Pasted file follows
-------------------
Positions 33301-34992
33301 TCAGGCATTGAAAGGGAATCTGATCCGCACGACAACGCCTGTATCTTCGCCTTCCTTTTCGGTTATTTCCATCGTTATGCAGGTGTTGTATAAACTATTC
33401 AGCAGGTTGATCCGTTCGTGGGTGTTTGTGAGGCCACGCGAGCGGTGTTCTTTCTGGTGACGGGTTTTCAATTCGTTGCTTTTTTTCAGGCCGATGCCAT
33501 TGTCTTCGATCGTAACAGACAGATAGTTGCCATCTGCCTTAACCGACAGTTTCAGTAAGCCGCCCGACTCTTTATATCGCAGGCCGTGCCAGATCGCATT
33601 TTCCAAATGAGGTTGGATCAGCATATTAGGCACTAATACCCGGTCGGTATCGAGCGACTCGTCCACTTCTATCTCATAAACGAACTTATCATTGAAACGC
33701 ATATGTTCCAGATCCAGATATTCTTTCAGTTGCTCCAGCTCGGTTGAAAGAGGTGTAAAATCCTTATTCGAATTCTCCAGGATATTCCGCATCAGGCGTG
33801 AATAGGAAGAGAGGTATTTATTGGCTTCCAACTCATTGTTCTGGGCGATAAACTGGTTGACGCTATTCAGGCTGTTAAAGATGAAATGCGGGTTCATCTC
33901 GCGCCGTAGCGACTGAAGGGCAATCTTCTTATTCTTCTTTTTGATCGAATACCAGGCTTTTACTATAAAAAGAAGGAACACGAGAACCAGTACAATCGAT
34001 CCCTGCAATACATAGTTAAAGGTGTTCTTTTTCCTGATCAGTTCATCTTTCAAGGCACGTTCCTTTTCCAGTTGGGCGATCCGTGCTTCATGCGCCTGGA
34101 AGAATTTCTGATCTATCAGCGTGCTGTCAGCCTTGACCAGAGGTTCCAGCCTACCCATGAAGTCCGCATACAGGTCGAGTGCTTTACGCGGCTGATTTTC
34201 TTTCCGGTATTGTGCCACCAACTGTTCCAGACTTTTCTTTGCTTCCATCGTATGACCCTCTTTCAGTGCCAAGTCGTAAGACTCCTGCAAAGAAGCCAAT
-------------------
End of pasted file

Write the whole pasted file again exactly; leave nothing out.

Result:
Positions 33301-34992
33301 TCAGGCATTGAAAGGGAATCTGATCCGCACGACAACGCCTGTATCTTCGCCTTCCTTTTCGGTTATTTCCATCGTTATGCAGGTGTTGTATAAACTATTC
33401 AGCAGGTTGATCCGTTCGTGGGTGTTTGTGAGGCCACGCGAGCGGTGTTCTTTCTGGTGACGGGTTTTCAATTCGTTGCTTTTTTTCAGGCCGATGCCAT
33501 TGTCTTCGATCGTAACAGACAGATAGTTGCCATCTGCCTTAACCGACAGTTTCAGTAAGCCGCCCGACTCTTTATATCGCAGGCCGTGCCAGATCGCATT
33601 TTCCAAATGAGGTTGGATCAGCATATTAGGCACTAATACCCGGTCGGTATCGAGCGACTCGTCCACTTCTATCTCATAAACGAACTTATCATTGAAACGC
33701 ATATGTTCCAGATCCAGATATTCTTTCAGTTGCTCCAGCTCGGTTGAAAGAGGTGTAAAATCCTTATTCGAATTCTCCAGGATATTCCGCATCAGGCGTG
33801 AATAGGAAGAGAGGTATTTATTGGCTTCCAACTCATTGTTCTGGGCGATAAACTGGTTGACGCTATTCAGGCTGTTAAAGATGAAATGCGGGTTCATCTC
33901 GCGCCGTAGCGACTGAAGGGCAATCTTCTTATTCTTCTTTTTGATCGAATACCAGGCTTTTACTATAAAAAGAAGGAACACGAGAACCAGTACAATCGAT
34001 CCCTGCAATACATAGTTAAAGGTGTTCTTTTTCCTGATCAGTTCATCTTTCAAGGCACGTTCCTTTTCCAGTTGGGCGATCCGTGCTTCATGCGCCTGGA
34101 AGAATTTCTGATCTATCAGCGTGCTGTCAGCCTTGACCAGAGGTTCCAGCCTACCCATGAAGTCCGCATACAGGTCGAGTGCTTTACGCGGCTGATTTTC
34201 TTTCCGGTATTGTGCCACCAACTGTTCCAGACTTTTCTTTGCTTCCATCGTATGACCCTCTTTCAGTGCCAAGTCGTAAGACTCCTGCAAAGAAGCCAAT